10 Things I Learned About Divorce/Vicki Lansky
10 Things I Learned About Divorce/Vicki Lansky

10 Things I Learned About Divorce/Vicki Lansky

Divorce: 10 Things I Learned
by Vicki Lansky

For anyone who hasn’t been divorced, trust me, divorce is never what you imagine it to be. Here are a few insights that may save you a trip to court, or at the very least, give you some idea of what may lie ahead. Everything listed here might not apply to everybody. There will always be exceptions to every rule, but it covers most of us.

1. It takes longer to get your divorce behind you than you think, or can allow yourself to believe. online divorce class Utah

I thought I had it together after a year. Then I thought I had it together after three years. Then I was impressed when I could say I had been divorced five years. Then I was devastated that I could be brought to tears in seconds after eight years when something inappropriate, I thought, was said to me. I guess it’s always “there,” but fortunately with each passing year it feels longer ago, less important and more comfortable. But unlike your child’s owies, it’s never quite all gone. As that old saying goes, marriage may not be forever, but divorce is.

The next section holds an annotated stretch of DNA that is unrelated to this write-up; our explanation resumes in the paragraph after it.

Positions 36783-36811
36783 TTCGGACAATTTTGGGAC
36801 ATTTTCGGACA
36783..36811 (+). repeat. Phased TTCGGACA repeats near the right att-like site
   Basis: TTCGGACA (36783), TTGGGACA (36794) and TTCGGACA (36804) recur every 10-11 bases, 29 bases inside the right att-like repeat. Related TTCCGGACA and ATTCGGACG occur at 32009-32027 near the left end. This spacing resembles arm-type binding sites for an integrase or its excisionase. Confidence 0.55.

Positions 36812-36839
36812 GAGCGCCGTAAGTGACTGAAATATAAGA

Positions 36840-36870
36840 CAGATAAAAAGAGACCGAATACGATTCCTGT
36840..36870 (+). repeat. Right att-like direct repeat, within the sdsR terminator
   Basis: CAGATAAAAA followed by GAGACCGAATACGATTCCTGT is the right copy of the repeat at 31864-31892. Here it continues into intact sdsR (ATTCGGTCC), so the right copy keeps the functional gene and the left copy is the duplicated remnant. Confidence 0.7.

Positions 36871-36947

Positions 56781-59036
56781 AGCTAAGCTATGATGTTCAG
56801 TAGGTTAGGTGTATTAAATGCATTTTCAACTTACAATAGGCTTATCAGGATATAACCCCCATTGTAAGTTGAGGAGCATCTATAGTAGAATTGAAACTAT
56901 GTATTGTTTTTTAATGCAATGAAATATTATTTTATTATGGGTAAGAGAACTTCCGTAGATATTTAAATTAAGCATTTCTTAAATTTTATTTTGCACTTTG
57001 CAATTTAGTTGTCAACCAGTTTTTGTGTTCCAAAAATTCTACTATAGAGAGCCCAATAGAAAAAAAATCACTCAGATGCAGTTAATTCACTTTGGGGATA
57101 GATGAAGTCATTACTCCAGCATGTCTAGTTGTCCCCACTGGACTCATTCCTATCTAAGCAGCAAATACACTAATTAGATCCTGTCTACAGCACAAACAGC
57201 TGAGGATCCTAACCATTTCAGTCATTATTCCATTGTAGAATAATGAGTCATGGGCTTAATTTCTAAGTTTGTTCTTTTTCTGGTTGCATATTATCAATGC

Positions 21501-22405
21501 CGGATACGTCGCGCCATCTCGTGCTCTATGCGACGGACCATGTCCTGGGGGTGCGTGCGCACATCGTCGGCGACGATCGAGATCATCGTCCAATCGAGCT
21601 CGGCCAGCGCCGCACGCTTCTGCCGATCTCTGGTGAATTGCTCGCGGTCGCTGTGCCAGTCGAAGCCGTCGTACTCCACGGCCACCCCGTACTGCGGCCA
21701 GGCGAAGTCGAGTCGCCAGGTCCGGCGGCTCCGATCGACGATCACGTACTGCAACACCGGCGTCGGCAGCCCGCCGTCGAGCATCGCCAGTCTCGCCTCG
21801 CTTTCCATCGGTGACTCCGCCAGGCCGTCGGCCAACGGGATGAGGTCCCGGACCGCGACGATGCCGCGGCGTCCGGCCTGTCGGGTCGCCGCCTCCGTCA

2. Going through divorce is a physical experience.

This one took me by surprise. My body seemed to experience a death-defying whirlpool. I hate speed, roller coasters and the feeling of one’s stomach dropping when on a turbulent airplane ride. But I can remember having all those feelings — simultaneously — while just sitting in a chair after we separated. Yuck! Fortunately this usually passes in three to nine months. Shorter than #1, but not short enough!

3. It never works out according to plan — yours, that is!

And even when it does, it’s only for a short time. Life after divorce is always changing and you won’t have a lot of control over those changes. We often get hopelessly caught up in parenting plans when we first separate, and, while that is important, it doesn’t usually prepare you for the ongoing changes and negotiations that go on for years — changes that you don’t always like but learn to live with. There is the ongoing tradeoff of deciding which battles will catch your children in the middle, and figuring out when one must learn to lose a battle to win the war. Or should I say the peace — the peace of mind your children need. Life takes twists and turns that will never be in the “plan,” so you must learn to go with the flow or be hopelessly mired in your own anger or disappointments.

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